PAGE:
New page: Creating for a Cause (sticky post)

Looking for products with a purpose, or the chance to create for a cause? The new page Creating for a Cause highlights a special collection of notecards, scarves, and bags featuring images from my artwork, developed to promote awareness and to raise money for organizations working against human trafficking.

The section Help us “Create for a Cause!” tells about workshops where we make the pouches to bundle the notecards.

(This post is “stickied” to remain at the top of the blog; newer blog posts may appear below.)

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A road map for painting

Photograph of a back yard and the back of several buildings

A photo to start from

People bring in a photo to class of what they want to paint, and it can be scary to look at and try to figure out where to begin. Often a photo is way too busy. Select what’s important — what you want to say — and leave out the rest (maybe adding a few neighbors to the picture!).

We start with a black-and-white sketch, finding the big shapes first, developing a value scale and organizing so it has a focal point and story. After that we paint a small color study the same size as the sketch. Then we’re ready to enlarge and paint the final version. All of the preliminary composition work is done so we can just have fun.

Pencil sketch of house and back yard based on photo

Figuring out what to
leave in and what to add

Watercolor painting of back of a house and back yard by Jo Myers-Walker

The painting follows the “road map”
provided by the sketch and color study

Posted in Studio Snapshots

Watercolor for all seasons

Images illustrating watercolor concepts by artist Jo Myers-Walker

Some examples from day 1 of Landscape class

Watercolor sketch of sidewalk scene by Jo Myers-Walker

Composition gives the eye a path through the landscape

Despite the arctic weather we’ve been having, the new classes are going well because people are staying in and painting!

This session I divided my courses between Watercolor Landscape, and Watercolor Portrait Painting.

Pencil sketch of a young woman and selfie photo by artist Jo Myers-Walker, each with notes about proportion drawn in

Proportions illustrated on a sketch and selfie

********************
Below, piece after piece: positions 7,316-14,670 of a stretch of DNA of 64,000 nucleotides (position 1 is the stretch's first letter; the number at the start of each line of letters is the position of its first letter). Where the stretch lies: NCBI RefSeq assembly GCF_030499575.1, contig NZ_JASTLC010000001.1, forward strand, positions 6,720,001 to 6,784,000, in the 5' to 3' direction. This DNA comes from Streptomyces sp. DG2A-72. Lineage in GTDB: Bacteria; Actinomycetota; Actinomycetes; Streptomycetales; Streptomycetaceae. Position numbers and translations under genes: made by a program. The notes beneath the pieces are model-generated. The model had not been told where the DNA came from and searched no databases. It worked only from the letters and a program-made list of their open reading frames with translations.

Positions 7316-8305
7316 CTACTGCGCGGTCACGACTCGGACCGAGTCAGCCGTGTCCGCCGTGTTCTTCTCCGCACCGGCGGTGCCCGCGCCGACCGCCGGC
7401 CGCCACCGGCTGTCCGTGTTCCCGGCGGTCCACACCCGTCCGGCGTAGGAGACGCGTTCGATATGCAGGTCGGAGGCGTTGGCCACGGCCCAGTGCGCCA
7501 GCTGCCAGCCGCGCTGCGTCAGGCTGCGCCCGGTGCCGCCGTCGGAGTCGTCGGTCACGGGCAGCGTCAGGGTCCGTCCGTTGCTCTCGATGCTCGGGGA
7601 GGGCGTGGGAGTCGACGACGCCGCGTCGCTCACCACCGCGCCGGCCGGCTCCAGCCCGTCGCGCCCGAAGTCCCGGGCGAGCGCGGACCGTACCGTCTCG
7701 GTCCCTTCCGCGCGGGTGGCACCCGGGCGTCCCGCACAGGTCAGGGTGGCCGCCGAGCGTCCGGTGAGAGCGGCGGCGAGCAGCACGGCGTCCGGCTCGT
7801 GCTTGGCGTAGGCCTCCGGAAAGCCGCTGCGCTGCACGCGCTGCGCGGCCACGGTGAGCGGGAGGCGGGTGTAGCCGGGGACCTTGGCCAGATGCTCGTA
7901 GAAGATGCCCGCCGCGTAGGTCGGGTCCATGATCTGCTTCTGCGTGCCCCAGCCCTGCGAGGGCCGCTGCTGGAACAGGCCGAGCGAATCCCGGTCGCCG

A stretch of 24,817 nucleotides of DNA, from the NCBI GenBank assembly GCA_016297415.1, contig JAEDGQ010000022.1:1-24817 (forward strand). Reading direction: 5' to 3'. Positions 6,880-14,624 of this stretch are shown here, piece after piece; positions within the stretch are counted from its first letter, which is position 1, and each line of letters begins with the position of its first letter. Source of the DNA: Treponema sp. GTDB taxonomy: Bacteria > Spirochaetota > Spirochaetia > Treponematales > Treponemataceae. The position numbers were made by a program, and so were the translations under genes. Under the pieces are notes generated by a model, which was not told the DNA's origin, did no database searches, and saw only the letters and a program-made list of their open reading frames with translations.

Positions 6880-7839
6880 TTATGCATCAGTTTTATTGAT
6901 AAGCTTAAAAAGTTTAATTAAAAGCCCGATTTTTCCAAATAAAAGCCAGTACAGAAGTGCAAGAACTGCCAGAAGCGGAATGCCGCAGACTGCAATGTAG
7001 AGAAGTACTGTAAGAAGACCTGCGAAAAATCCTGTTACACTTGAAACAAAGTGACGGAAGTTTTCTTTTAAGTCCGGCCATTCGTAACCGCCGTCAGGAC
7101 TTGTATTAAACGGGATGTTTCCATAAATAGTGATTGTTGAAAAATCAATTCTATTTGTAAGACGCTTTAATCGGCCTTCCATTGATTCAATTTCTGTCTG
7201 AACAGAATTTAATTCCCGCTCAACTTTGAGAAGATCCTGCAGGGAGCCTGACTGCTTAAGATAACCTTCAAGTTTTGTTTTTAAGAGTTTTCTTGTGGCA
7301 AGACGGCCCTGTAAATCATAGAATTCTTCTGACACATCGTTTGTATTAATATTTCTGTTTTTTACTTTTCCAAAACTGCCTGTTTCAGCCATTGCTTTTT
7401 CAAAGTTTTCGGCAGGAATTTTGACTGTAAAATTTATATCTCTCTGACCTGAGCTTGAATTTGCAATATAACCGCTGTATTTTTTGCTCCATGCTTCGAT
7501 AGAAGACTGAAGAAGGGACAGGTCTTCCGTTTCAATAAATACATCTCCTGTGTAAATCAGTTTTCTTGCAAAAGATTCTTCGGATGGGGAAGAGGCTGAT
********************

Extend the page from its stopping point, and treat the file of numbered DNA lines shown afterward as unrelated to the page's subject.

View over the shoulder of an artist creating a watercolor portrait based on a photograph

A class member starting from a photo
to creat a watercolor portrait

Posted in Studio Snapshots

Graduation day

Jo Myers-Walker poses with physical therapists Brittany and Lori

My graduation photo. The slate reads: “Because of [Progressive Rehabilitation Associates], I can:
–Walk –Sleep –Get in/out of my car!”

Celebrating my graduation from Progressive Rehab! Physical therapists Lori and Brittany got me back on my feet after two knee surgeries, lower back and hamstring pain. They always made me feel like I could do it — it just hurts a little bit but then gets better.

This February is so much better than last year. Being able to walk to class and sit and stand when needed is awesome, I praise my body all the time. I will continue to do my exercises they taught me.

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With bells on

Group of ukulele players performs amid displays at an art show

The Johnson County Ukulele Social Club
performing last Sunday afternoon at
the East Side Artists Show and Sale

Two women dancing to ukulele music at the East Side Artists Show and Sale 2018

Dancing to the music with jingle bells, celebrating a very successful show.
We helped out Lila Mae, too!

Wishing you times of joy and celebration!

Posted in Studio Snapshots, Uncategorized

Crazy for cardinals

Postcard advertising Iowa City Eastside Artists 2018 show and sale, featuring watercolor painting of cardinal bird by Jo Myers-Walker

(click image to view larger)
The Annual Show & Sale postcard

Watercolor paintings of cardinal birds by several students in a variety of styles

A radiance of cardinals,
by watercolor class members

(Above left)  The postcard for this year’s Eastside Artists Annual Show & Sale features my cardinal painting. I sent them three to choose from, and they picked this slightly frumpy young bird with his feathers a little ruffled.

(Above right)  My watercolor students got in the spirit and painted this splendid array! According to, a group of cardinals may be called a “radiance.”

Posted in Studio Snapshots

Scarf sneak peek

Jo Myers-Walker and friend Eva at Wheatsfield Co-op in Ames, November 2018